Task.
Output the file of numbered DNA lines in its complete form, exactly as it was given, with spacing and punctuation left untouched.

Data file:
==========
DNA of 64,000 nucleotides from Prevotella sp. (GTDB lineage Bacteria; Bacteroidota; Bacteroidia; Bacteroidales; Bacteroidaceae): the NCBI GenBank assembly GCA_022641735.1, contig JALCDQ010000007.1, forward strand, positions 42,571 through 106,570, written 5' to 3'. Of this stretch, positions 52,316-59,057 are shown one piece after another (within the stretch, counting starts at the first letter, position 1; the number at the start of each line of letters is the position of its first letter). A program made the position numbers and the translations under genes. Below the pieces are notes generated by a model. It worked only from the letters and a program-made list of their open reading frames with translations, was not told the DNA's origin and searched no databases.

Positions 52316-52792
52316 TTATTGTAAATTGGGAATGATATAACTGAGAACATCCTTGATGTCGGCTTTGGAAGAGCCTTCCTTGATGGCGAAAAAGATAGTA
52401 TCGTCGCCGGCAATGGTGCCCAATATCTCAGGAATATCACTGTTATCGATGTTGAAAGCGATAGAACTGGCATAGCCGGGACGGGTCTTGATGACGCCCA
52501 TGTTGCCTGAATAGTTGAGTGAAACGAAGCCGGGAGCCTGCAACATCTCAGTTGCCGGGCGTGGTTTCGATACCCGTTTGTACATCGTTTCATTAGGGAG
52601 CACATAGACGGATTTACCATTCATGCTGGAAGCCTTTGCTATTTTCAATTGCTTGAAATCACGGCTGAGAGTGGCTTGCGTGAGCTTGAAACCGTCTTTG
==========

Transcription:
DNA of 64,000 nucleotides from Prevotella sp. (GTDB lineage Bacteria; Bacteroidota; Bacteroidia; Bacteroidales; Bacteroidaceae): the NCBI GenBank assembly GCA_022641735.1, contig JALCDQ010000007.1, forward strand, positions 42,571 through 106,570, written 5' to 3'. Of this stretch, positions 52,316-59,057 are shown one piece after another (within the stretch, counting starts at the first letter, position 1; the number at the start of each line of letters is the position of its first letter). A program made the position numbers and the translations under genes. Below the pieces are notes generated by a model. It worked only from the letters and a program-made list of their open reading frames with translations, was not told the DNA's origin and searched no databases.

Positions 52316-52792
52316 TTATTGTAAATTGGGAATGATATAACTGAGAACATCCTTGATGTCGGCTTTGGAAGAGCCTTCCTTGATGGCGAAAAAGATAGTA
52401 TCGTCGCCGGCAATGGTGCCCAATATCTCAGGAATATCACTGTTATCGATGTTGAAAGCGATAGAACTGGCATAGCCGGGACGGGTCTTGATGACGCCCA
52501 TGTTGCCTGAATAGTTGAGTGAAACGAAGCCGGGAGCCTGCAACATCTCAGTTGCCGGGCGTGGTTTCGATACCCGTTTGTACATCGTTTCATTAGGGAG
52601 CACATAGACGGATTTACCATTCATGCTGGAAGCCTTTGCTATTTTCAATTGCTTGAAATCACGGCTGAGAGTGGCTTGCGTGAGCTTGAAACCGTCTTTG